Suicide prevention for veterans: a community effort

Suicide is a national public health issue that affects communities everywhere.

That's why Department of Veterans Affairs (VA) has adopted a broad public health approach with an emphasis on comprehensive, community-based engagement. All of our nation's health systems and communities must work collectively to reduce suicide rates using the best available information and practices. Coordinated effort at the federal, state, and local level is key to preventing suicide.

Each community across the country plays a role in supporting veterans.

The VA's suicide-prevention efforts are to equip communities to help veterans get the right care, whenever and wherever they need it.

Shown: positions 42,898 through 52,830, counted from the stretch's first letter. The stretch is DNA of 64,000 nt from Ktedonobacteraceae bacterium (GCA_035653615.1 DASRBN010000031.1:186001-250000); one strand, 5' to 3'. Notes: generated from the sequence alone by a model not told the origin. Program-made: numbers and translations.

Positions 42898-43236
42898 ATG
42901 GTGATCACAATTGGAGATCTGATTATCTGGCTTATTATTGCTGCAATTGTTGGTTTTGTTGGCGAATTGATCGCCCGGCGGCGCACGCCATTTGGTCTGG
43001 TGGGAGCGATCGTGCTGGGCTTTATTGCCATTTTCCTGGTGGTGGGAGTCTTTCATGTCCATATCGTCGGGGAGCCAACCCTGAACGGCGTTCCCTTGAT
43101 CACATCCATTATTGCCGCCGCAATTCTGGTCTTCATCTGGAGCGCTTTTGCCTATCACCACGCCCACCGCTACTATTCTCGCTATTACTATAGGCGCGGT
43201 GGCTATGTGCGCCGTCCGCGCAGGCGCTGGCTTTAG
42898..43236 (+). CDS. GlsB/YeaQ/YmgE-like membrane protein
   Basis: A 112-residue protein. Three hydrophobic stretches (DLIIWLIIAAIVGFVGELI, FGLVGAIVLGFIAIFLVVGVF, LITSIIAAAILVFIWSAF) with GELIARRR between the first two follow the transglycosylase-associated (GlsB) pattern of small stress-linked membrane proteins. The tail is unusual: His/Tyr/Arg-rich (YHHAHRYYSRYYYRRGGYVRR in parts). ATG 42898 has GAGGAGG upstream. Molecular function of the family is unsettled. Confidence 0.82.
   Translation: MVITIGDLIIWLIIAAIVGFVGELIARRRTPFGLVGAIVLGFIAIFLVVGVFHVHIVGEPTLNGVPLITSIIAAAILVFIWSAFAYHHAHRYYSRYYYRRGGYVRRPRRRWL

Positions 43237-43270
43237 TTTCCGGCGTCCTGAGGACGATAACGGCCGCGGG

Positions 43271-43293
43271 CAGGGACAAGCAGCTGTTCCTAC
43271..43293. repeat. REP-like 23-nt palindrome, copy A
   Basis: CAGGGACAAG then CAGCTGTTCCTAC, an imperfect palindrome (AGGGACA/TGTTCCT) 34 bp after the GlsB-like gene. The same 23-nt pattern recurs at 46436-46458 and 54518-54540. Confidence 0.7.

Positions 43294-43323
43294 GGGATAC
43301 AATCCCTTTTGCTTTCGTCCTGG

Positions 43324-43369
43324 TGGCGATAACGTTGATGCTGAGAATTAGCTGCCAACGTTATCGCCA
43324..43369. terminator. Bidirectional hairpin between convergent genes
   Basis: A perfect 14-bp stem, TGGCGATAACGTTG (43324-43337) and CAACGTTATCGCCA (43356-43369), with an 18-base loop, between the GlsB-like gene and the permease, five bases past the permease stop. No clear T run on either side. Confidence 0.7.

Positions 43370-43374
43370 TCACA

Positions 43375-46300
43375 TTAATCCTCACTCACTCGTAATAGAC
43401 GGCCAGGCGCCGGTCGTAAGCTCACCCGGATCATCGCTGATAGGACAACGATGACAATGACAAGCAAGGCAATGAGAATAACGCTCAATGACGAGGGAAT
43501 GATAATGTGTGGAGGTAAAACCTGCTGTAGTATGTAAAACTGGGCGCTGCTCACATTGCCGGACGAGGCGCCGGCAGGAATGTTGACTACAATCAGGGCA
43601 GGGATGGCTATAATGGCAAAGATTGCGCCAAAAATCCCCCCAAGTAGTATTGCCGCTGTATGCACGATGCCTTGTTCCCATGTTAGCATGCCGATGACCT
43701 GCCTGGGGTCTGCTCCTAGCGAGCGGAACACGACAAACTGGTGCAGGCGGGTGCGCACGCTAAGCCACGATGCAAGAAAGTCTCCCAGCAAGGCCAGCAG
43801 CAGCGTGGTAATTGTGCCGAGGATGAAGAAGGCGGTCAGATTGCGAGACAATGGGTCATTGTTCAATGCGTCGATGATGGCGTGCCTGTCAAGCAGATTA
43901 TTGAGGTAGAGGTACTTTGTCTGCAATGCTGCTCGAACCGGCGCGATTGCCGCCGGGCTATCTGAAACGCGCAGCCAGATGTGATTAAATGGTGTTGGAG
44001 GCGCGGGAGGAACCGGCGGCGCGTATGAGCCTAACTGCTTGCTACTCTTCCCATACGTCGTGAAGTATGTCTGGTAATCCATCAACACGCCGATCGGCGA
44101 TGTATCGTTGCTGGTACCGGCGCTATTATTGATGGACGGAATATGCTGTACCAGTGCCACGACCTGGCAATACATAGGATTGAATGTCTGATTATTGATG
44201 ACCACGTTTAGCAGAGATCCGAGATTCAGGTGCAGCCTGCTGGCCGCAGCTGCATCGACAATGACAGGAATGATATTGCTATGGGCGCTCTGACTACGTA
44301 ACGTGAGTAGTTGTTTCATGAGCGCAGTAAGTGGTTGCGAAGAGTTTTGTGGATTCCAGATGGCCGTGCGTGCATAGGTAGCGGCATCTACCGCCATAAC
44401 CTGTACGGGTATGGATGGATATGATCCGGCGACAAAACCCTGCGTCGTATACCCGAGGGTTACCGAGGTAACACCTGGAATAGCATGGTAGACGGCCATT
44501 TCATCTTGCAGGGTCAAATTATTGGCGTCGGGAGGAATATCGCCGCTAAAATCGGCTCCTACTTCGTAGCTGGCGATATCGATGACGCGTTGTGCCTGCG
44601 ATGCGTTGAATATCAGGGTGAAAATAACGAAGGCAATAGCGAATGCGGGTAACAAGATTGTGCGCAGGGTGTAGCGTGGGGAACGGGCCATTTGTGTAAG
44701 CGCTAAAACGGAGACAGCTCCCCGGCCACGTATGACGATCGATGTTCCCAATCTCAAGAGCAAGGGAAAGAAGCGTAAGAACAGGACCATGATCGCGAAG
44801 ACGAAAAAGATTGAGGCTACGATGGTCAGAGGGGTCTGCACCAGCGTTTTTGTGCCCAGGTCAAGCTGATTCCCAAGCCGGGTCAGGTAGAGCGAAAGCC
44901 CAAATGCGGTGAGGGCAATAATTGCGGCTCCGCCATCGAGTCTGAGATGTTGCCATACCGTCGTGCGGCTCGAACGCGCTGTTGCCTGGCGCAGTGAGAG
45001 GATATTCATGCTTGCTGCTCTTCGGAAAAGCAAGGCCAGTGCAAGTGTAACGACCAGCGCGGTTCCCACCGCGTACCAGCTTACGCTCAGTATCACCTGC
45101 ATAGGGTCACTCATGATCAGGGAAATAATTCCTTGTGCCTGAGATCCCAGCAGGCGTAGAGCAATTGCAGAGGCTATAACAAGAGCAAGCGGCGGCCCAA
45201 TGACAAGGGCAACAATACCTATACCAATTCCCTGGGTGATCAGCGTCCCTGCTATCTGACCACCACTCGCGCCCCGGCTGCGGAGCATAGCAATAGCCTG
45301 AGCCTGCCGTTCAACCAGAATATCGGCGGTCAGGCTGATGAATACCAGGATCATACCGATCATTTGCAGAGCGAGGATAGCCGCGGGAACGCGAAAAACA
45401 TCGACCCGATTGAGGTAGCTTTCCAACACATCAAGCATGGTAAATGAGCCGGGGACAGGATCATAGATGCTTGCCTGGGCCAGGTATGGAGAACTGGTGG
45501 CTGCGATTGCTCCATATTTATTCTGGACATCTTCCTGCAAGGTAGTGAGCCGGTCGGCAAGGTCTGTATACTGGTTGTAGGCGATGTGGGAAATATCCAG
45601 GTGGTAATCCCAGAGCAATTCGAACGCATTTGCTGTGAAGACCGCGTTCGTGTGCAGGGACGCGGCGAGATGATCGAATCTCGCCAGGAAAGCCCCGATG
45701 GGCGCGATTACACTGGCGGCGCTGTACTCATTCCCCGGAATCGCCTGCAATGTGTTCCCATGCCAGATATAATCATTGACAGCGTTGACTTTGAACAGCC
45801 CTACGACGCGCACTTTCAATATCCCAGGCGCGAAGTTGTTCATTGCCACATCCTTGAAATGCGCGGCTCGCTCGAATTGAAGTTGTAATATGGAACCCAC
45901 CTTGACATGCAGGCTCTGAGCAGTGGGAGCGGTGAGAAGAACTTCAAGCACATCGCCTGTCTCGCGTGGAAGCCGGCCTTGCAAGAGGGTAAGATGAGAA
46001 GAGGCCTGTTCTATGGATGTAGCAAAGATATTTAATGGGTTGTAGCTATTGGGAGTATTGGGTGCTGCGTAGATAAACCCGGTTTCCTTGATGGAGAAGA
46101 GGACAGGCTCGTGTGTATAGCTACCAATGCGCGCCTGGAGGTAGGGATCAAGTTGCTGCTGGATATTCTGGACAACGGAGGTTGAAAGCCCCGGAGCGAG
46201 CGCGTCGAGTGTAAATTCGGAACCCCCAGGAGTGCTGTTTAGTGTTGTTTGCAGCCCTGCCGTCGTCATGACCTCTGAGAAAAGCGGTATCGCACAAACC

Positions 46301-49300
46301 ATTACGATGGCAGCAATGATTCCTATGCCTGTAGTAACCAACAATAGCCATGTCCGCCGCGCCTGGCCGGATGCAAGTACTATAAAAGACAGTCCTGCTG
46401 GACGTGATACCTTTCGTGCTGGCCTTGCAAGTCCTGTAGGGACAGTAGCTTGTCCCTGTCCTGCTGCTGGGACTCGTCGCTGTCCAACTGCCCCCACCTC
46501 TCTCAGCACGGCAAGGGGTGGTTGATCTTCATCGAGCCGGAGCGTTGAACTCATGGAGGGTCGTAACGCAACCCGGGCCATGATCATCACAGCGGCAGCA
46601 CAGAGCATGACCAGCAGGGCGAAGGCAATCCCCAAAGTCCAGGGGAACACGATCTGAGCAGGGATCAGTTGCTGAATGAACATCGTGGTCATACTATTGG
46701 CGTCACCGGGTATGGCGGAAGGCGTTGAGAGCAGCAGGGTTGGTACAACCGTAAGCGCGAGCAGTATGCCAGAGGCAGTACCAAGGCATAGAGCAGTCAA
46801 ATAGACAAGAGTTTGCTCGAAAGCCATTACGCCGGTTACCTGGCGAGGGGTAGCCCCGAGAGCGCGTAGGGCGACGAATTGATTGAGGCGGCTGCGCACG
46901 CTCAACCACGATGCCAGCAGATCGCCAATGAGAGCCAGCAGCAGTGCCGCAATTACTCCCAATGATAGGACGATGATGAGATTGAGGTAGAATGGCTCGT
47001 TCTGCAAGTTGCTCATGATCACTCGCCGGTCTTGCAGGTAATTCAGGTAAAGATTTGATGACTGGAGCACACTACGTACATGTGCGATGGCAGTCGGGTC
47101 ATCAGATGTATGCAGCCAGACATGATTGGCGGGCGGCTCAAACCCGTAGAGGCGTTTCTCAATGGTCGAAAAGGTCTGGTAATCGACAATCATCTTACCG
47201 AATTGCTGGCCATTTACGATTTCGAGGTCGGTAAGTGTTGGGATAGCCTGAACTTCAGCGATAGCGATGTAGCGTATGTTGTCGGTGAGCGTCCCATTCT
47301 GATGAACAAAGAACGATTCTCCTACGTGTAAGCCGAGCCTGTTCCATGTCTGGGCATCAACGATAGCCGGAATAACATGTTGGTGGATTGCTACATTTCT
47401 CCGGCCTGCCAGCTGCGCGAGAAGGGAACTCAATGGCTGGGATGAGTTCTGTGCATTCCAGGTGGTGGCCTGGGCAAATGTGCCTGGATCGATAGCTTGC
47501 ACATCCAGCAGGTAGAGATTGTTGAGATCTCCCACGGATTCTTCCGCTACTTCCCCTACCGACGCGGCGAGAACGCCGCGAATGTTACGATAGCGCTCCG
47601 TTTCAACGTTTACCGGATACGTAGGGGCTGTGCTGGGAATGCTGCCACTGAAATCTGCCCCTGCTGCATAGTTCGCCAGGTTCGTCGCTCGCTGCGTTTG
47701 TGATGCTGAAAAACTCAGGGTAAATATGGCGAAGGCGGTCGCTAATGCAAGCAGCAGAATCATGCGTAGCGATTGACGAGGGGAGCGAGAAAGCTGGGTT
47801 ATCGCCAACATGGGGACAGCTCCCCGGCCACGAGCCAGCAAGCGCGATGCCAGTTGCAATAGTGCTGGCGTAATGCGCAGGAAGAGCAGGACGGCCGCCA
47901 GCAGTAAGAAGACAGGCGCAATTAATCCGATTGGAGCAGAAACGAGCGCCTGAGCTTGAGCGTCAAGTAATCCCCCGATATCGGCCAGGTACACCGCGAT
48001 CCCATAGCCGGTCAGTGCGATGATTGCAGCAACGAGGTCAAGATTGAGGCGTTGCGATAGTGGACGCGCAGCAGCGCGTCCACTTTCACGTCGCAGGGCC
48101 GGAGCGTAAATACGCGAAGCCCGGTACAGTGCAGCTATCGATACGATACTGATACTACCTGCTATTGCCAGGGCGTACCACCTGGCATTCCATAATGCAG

This means using suicide prevention approaches that cut through all sectors in which veterans interact such as faith communities, employers, schools, state and local leaders, medical professional, criminal justice officials, and many other stakeholders.

Put simply, VA must ensure suicide prevention is a part of every aspect of veterans' lives, not just their interactions with our agency.

White River Junction VA Medical Center plans to work strategically with community partners this year to think creatively to reach more and save more lives.

Learn to recognize these warning signs:

• anxiety, agitation, sleeplessness, or mood swings

• feeling hopeless

• rage or anger

• increasing alcohol or drug misuse

• withdrawing from family and friends

If you notice these warning signs or changes in a Veteran encourage them to contact the Veterans Crisis Line at 1-800-273-8255 (press 1), send a text to 838255, or visit VeteransCrisisLine.net.

Lastly, if you would like to partner with White River Junction VA Medical Center's efforts to save Veteran lives, please contact me at 802-295-9363, ext. 6939.

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